The morning Kim and I set out to hike the Annapurna Circuit, we find ourselves on the bus to Besisahar, our starting point for the trek. We wait patiently as the bus winds through the streets of Pokhara, picking up passengers until every seat and every inch of the aisle is full. Luckily, this bus comes with little wicker stools for aisle dwellers to sit on. (It’s the little touches that make luxury travel worthwhile…) Once the bus is sufficiently stuffed with bodies (and extra fares), we start making our way to our destination.
The twists and turns of the mountain roads (straight roads in Nepal seem to be more elusive than the Yeti) has every passenger searching for something bolted down to grab hold of to prevent then from crashing into their neighbor. Suddenly, the driver slams on the brakes and I instinctively put my hand out to stop a stool-dweller from tumbling down the aisle. Luckily, she catches herself and saves me from having to explain why I ‘stopped short’ to her husband as visions of Frank Castanza float through my head.
As we round a curve, I hear the unmistakable revving of an engine out of gear. I look at the driver and he looks at the shifter and jiggles it. After a few moments of staring at the shifter (windy mountain roads + driver not looking at the roads = Toonces the driving cat), he stops the bus and motions to his assistant. As the driver starts fidgeting with something around the shifter, the assistant says something to the dozen or so people sitting around.
The shifter cover is removed and the driver gently slides his hand under the shifter. I can only assume says ‘cough’ because a noise emerges from the front of the bus. A few ‘coughs’ later he puts the bus back in gear, nods in self-satisfaction to his assistant and we start down the road again. I guess everyone needs a little help getting their shifter in gear every now and then…
All seems well until the driver tries to shift gears while the bus is moving. As soon as he attempts to put the bus into 2nd, the engine revs again and the driver looks at the shifter, only this time with a hell of a lot more concern on his face. At this point, his not looking at the road and his concern over his bus have me worried.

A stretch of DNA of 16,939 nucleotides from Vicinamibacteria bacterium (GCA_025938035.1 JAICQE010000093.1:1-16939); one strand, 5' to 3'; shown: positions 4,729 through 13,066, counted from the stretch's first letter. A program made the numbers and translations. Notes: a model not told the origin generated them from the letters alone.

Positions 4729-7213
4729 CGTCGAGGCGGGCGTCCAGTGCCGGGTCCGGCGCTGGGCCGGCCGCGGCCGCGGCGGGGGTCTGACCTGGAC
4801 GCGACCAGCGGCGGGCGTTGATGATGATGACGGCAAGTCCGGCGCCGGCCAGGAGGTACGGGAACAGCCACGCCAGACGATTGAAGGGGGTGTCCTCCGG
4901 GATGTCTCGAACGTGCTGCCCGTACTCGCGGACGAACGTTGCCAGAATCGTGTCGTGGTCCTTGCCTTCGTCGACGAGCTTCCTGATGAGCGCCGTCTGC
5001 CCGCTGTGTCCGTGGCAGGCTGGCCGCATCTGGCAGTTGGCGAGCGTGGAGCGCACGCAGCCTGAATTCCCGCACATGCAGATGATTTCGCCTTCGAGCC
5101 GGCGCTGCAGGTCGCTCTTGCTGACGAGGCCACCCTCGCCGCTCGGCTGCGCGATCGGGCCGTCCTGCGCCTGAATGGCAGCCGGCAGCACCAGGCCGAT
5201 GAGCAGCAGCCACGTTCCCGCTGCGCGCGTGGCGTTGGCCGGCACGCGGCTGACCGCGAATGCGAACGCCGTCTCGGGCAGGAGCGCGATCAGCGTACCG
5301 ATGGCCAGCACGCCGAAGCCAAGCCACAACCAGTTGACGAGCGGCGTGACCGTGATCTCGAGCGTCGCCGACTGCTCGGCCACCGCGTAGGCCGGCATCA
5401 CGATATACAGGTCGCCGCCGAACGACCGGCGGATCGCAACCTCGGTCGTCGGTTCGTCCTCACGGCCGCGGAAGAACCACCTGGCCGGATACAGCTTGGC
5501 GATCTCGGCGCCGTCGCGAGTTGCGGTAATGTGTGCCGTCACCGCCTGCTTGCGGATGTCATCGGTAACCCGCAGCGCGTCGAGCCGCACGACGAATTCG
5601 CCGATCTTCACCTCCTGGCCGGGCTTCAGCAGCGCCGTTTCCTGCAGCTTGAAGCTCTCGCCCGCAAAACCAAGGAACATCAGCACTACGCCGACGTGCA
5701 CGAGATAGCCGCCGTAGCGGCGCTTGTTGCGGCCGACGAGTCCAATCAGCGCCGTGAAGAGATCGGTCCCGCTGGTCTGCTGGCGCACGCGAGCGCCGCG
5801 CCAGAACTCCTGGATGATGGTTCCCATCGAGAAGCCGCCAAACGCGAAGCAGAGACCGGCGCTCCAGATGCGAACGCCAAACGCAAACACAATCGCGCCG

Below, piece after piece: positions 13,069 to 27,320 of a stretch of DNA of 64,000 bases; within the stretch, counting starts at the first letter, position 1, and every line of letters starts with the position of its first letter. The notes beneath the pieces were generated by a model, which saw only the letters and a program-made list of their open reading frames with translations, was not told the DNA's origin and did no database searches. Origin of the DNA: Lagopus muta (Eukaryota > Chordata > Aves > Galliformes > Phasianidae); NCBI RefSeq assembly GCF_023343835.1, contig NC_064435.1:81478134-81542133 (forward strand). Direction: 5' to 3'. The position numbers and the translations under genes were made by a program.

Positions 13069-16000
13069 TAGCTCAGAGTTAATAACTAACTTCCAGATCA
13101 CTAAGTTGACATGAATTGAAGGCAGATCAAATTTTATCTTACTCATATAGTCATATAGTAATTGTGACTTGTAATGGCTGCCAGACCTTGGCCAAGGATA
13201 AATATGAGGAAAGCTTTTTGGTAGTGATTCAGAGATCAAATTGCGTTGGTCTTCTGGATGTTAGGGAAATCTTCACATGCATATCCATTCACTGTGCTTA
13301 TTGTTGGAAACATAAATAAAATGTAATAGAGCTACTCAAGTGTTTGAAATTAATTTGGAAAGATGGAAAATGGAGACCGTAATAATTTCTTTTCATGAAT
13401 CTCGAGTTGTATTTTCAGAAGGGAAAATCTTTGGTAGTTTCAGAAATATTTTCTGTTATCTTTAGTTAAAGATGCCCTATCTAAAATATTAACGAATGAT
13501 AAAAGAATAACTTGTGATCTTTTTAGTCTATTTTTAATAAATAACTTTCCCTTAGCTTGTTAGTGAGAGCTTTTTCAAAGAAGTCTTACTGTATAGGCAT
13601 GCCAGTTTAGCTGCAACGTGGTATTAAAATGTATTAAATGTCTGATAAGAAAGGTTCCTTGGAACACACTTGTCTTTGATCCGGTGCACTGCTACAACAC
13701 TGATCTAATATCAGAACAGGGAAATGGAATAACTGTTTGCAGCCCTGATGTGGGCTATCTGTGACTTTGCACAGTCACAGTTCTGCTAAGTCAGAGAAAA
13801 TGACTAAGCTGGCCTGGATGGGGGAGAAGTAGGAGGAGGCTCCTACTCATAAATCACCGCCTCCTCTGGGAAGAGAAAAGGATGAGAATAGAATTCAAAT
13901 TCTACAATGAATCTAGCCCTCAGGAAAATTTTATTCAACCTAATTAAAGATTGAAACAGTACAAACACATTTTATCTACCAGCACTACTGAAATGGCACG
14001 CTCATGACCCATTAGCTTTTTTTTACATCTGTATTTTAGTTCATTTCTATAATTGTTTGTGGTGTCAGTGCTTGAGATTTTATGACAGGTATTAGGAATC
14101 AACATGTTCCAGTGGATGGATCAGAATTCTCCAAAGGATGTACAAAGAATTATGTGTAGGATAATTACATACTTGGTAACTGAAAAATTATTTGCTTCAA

After the bus is cleared of people up front (except for Kim and I), the assistant re-boards the bus carrying a long steel pole. I don’t have the time to make a bad joke to Kim before I am stunned into silence as the assistant proceeds to stand over a hole in the floor and repeatedly ram the pole into what I can only imagine is a vital piece of bus-moving equipment.
Now, the interior of buses aren’t very big areas to be working in. Swinging a metal pole near my head adds an element of danger I have never experienced before in vehicle repair. As I stare wide-eyed at the ‘repair’ going on, Kim wisely exits the bus between jabs.
Seeing the assistant stab and crank the pole and the driver feebly moving the shifter around, it finally hit me (an idea, not the pole): they are trying to force the bus into gear! After applying the right touch, the driver nods, starts the bus, and it lurches forward. Success!
Everyone re-stuffs the bus and we continue down the road – only in first gear. As the engine screams down mountains roads, I notice the assistant hasn’t moved – and is still holding onto the steel pole. He is literally holding the transmission in gear as the bus limps down the road.
After a few minutes the bus pulls off to the side of the road. Kim and I look at each other, both wondering how long this breakdown will be. We discuss how long we think it will take to walk to Besisahar (we did set out to walk for the next three weeks, after all), but realize we have no idea where we are or how to get to Besisahar.
As we are weighing our options, the assistant is outside the bus talking to someone in grease stained clothes – a mechanic! Everyone who knows better is already waiting outside and soon its only me and old ladies remaining inside the bus.
The mechanic gets on the bus with only three tools: a pair of pliers and two small wrenches. The phrase gonna need a bigger hammer enters my head, but in under two minutes he pulls out a piece of pipe: the linkage for the transmission. He takes it out of the bus, leaving me alone with the old ladies.
Outside his shop, the mechanic stands the pipe on its end and grabs a welder. In just a few minutes he welds a new piece onto one end of the linkage and is back in the bus. A couple of screws put back in place and some test-shifts from the driver and the bus is ready to go.
It took the mechanic less than 15 minutes to fix. It made me think that the Nepalese know a thing or two about their vehicles. If this would have happened in the U.S., not only would the driver not know how to improvise a fix, it would take 2 weeks to schedule the repairs, buses would have to be dispatched to retrieve stranded passengers, insurance agents called, ticket refunds issued, complaints made, etc. This was all accomplished in the time it takes to drink a cup of coffee with a handshake with no one fussing about being delayed.
Once the mechanic had been paid, Kim and I were finally about to begin the adventure we had set out for: hiking the Annapurna Circuit.
Stay tuned for more to come on the Circuit in the coming days….